It’s time to hit the road again.

Since returning from the ‘big ride’ ­ over two years ago now ­ I’ve been clocking up quite large mileages. What with 4­ – 5 sessions a week of cycle training with schools during term time, occasional rides up to Scotland to visit a Buddhist Centre and trips to visit friends and family, I’ve been covering about 8,000 miles a year. All very well for maintaining cycle fitness and my green credentials as a cycling commuter but it’s not exactly touring.

I’ve been passing myself off as a ’seasoned’ tourer since finishing the circumnavigation [Ernie cycled around the world in 2005] but have not yet completed the classic, must do tour in the UK, namely the Land’s End to John O’Groats, or vice versa, ride. So, the long summer holidays of 2009 are approaching; the last School courses will be finished by the end of July; it’s time to “knock the bastard off” as Sir Edmund Hillary said in 1953 on his return from the summit of Mt Everest.

Having talked to all and sundry about doing the ride (I always find this the best way to motivate myself into getting started; it sort of ‘locks’ one into it with so many people informed) the choice of route crossed my mind. Should I do a north­south or a south­north? I chose the latter based on the rationale that the prevailing wind would be behind me. Although just as many people seem to do the ride the other way and don’t report it being any more difficult. Since it’s such a well traveled journey, and not wishing to reinvent the wheel, I decided to download the CTC’s recommended route and use that as a basis for my ride.

My map preference since army days has always been 1:50,000 OS sheets. These are ideal in terms of detail for both walking and cycling, although on a bike, the distances covered mean carrying lots of maps. On walking trips in days gone by, eg Pennine Way, I’ve often cut up strips of OS sheets showing just a few miles either side of my route in order to keep the weight down. This can become rather wasteful, not to mention expensive, though. CTC recommend purchasing a Philip’s road atlas with loose leaves and one of those plastic spiral ring binders. These give ample detail for road cycling and, 22 of the appropriate pages taken out and carried in a plastic folder, doesn’t add significantly to ones load.  Apart from minimal shading and the occasional ‘crow’s foot’ arrow on the roads, there is of course no contour detail, so some of the hills come as a bit of a surprise.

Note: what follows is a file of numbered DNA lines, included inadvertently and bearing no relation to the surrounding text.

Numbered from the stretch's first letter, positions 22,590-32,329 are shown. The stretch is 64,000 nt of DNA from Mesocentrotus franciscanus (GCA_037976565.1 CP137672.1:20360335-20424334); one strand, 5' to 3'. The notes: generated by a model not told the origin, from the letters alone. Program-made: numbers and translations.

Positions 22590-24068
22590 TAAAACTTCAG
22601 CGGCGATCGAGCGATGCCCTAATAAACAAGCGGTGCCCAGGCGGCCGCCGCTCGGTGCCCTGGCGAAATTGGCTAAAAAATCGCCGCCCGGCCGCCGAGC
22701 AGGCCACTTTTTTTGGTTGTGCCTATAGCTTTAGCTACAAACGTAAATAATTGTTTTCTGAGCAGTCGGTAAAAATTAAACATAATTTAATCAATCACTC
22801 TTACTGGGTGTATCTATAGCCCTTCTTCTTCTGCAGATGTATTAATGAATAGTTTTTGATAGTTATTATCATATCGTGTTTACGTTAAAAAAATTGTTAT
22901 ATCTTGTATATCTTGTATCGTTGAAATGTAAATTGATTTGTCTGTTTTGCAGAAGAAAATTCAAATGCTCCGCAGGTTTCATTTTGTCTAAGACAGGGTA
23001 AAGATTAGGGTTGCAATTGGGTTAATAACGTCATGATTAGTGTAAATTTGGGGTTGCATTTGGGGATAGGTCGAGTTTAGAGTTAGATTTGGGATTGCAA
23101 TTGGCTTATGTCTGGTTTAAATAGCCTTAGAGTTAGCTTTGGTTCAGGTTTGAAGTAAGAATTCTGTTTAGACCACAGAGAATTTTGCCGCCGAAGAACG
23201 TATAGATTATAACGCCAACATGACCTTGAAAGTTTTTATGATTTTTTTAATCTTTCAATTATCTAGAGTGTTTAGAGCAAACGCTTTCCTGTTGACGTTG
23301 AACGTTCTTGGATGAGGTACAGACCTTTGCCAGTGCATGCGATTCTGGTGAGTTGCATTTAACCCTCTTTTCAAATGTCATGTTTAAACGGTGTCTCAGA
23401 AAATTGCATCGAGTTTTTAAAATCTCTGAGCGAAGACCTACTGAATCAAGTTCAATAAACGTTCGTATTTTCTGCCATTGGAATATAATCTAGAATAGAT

Train was the obvious mode of travel down to Penzance, the nearest station to Land’s End, so on the 13th July off I went to Piccadilly Station in Manchester to book my ticket for the end of the month. Although friends keep telling me that it’s cheaper to book in advance on line, I like to do these things face to face across a counter. However, I might just take their advice in future; it cost me £83.80 for a single journey, this included a discount for my old codger’s rail card. And the journey can’t be done directly these days; three different legs; two changes. What a palaver! Bring back British Rail. Hitherto, I’ve always toured for my own selfish pleasure or sense of achievement.

Hitherto, I’ve always toured for my own selfish pleasure or sense of achievement. However, a couple of days before the off, people where I now live suggested that I should try and raise some money for a worthy cause; put my efforts to good use so to speak. They suggested the Harley Slack Fund. Harley is three years old, suffers from Meningitis B and has had all four limbs removed. His full heart­breaking story can be seen on transpired that two cyclists from Stockport, Mike Hulbert and William Watkins, had set off from John O’Groats on the 25th July heading for Land’s End in order to raise money for the fund. What better than for me to add my efforts to the cause. I hastily designed a simple sponsorship form and distributed it around various people and organisations I thought likely to contribute. All done in a bit of a last minute rush but we might just raise a few bob.

On Thursday 30th July, out came tent and sleeping bag from under my bed, camping stove and cooking equipment from the cupboard under the kitchen sink and an assortment of clothes from out of the wardrobe and four panniers were filled ­ with too much kit as usual. The alarm was set to allow me enough time to eat my now customary bowl of porridge, load up the bike and pedal down to Piccadilly in time for the 7.26 train to Birmingham New Street, the first leg of my journey to Penzance.

I fell asleep wondering how long the ride would take.

Ernie Buck is 66 years old and has lived in various parts of Yorkshire for the last 30 years. A continual commuting cyclist,he has done a number of long distance solo expeditions within the UK, but dreamt of cycling to India and beyond for years. 

Having arrived in India in early 2006, Ernie continued on around the world and made it back to Liverpool 17/12/2006, across the Atlantic aboard the vessel MV Reinbek some 17 months after he left the UK in July 2005.

In 2009 Ernie did the Land’s End to John O’Groats cycle ride.

The next episode of Ernie’s journey will appear in the February edition of Many Roads.


Ernie's Bike



Leave a Reply

Your email address will not be published. Required fields are marked *

This site uses Akismet to reduce spam. Learn how your comment data is processed.